Android · Multi-Window Support

Android · Multi-Window Support



If you’re supporting Android Nougat (OS 7.0-7.1, SDK 24-25), you probably know that one of the biggest changes introduced is the support for multi-window user experience. Most of the apps are now allowing users to get into the new, minimized viewing mode. But, you’re probably also having issues while preparing apps for the split-screen view… I sure am… so, I wanted to create a demo app to share an example of how Android chooses which layout to render.


My idea is to create an app that would display the current configuration on the screen. It will show the following information:

  1. Activity orientation
  2. Device orientation
  3. Activity mode (full-screen vs. split-screen)
  4. Mode change origin (what triggered the configuration change)

Stock Android Nougat offers 3 split-screen configurations while in portrait mode: 1:2, 1:1, and 2:1. While in landscape mode, there is only one split-screen configuration: 1:1.

Portrait 1-1 Portrait mode / 1:1

Portrait 2-1 Portrait mode / 2:1

Portrait 1-2 Portrait mode / 1:2

Landscape 1-1 Landscape mode / 1:1

Note – Samsung devices offer finer control over the split ratio, which I personally find completely useless, and that behavior introduces some issues with detecting the configuration, of course… more on Samsung a bit later.

Under the hood

This app will detect the current activity’s split-screen configuration. By looking at the app, we’ll know which layout was be loaded by the OS. Moving between stock Android’s split-screen configurations will always trigger an Activity’s recreation cycle: pausestopdestroycreatestartresume. So, yes, the full cycle.

I’ll also be using a library I’ve been working on (SillyAndroid). If you check out the source code, you’ll see that there is nothing special about these checks and you can do them manually if you prefer to. It’s just resources in resource folders and switch/case/when clauses in bytecode.

To be able to see which mode and configuration our Activity is currently in, we’ll need an empty layout with a TextView in the center of the Activity. This View is going to be updated each time something triggers a mode change.

The fun part

We need to find the current Activity’s orientation, but also find the whole device’s orientation (assuming there is only one screen).

val orientations = ... // magic, trust me, see the source later
val activityOrientation = orientations(this)
val deviceOrientation = orientations(applicationContext)

The trick here is to use the Application Context to detect the current screen’s orientation, and use the Activity Context to detect the current Activity’s orientation. This comes in handy especially when in split-screen mode.

Let’s use the backward compatible check for multi-window and convert the result into a String for displaying it cleanly.

val isMultiWindowMode = SillyAndroid.UI.isInMultiWindowMode(this)
val screenMode = if (isMultiWindowMode)
  "split-screen" else "full-screen"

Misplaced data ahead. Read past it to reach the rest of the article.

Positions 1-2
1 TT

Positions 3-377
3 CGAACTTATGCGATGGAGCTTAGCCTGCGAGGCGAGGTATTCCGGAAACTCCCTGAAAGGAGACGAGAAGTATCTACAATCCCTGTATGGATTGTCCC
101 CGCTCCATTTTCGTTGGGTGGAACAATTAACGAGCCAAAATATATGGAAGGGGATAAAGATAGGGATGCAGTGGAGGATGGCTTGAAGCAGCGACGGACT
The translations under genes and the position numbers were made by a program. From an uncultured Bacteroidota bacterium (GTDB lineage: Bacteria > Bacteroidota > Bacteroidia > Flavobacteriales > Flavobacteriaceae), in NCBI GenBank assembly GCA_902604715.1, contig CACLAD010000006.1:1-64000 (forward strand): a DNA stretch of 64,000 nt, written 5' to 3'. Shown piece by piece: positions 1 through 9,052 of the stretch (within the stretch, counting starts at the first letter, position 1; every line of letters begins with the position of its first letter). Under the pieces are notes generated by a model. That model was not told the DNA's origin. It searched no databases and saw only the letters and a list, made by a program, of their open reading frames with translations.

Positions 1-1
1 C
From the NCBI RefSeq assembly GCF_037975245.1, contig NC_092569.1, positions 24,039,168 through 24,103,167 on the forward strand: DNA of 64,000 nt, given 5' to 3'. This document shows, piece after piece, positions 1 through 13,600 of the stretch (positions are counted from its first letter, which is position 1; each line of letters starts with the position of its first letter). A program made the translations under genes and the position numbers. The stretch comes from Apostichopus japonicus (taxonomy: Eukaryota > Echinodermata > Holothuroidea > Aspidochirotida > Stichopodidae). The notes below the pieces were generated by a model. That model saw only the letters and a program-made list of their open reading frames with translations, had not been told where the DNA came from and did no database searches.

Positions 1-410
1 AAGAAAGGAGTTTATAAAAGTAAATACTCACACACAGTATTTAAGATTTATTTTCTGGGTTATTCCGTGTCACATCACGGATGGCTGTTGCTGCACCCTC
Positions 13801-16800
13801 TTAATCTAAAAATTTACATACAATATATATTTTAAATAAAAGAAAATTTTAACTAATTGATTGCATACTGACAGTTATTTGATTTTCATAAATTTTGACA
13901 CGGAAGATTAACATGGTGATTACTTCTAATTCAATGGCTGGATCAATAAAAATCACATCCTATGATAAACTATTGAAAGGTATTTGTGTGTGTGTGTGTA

When you have this data ready, just populate the TextView:

textView.text = "Activity is now in $screenMode mode,\n" +
  "$activityOrientation.\n" +
  "Device is in $deviceOrientation.\n"

To be sure that the description was really changed, we’ll also recolor the visible views to some random colors. Both Coloring and getContentView() come also from my Silly Android library.

See the coloring code:

val backgroundColor = ... // magic, trust me, see the source later

Now, if we put all of that into a single function, we can call the function from the Activity’s onCreate() callback, and check the results in the UI.


As you may know by now, Samsung always has their own way of doing things… and split-screen is not an exception. Apart from offering all of the mentioned ratios by default, they also offer a slider to make the apps split anywhere across the screen. It seems useful, right? It’s not, and it’s not worth the headache that comes with such a feature.

The feature, of course, causes new issues. Dragging and releasing the slider anywhere else but on 1:1, 1:2 or 2:1 ratios will not cause the activity to be recreated.

How can we detect any changes, given that the Activity is not recreated?

Well, there’s a workaround. You need to track the Configuration changes manually. There is no need to add anything in the AndroidManifest for this tracking, just override the onConfigurationChanged() callback on the Activity. To detect if split-screen ratio and window size has changed, you need to look for a screenSize changed flag. This also means that you need to save the last configuration somehow…

The code snippet is below.

override fun onConfigurationChanged(config: Configuration?) {
  config?.let {
    val interestingFlag = ActivityInfo.CONFIG_SCREEN_SIZE
    if (it.diff(savedOldConfig) and interestingFlag != 0) {
      savedOldConfig = Configuration(config)

Closing words

After analyzing the results from the demo app, I found the following.

Activity is in the smaller window, ratio 1:2
  • Activity orientation is landscape
  • Screen/device orientation is portrait
Activity is in the half-screen window, portrait, ratio 1:1
  • Activity orientation is landscape (!)
  • Screen/device orientation is portrait
Activity is in the bigger window, ratio 2:1
  • Activity orientation is portrait
  • Screen/device orientation is portrait
Activity is in the half-screen window, landscape, ratio 1:1
  • Activity orientation is portrait (!)
  • Screen/device orientation is landscape


You can find the app’s source:

To download the app and test for yourself:

Have fun split-screening! 😬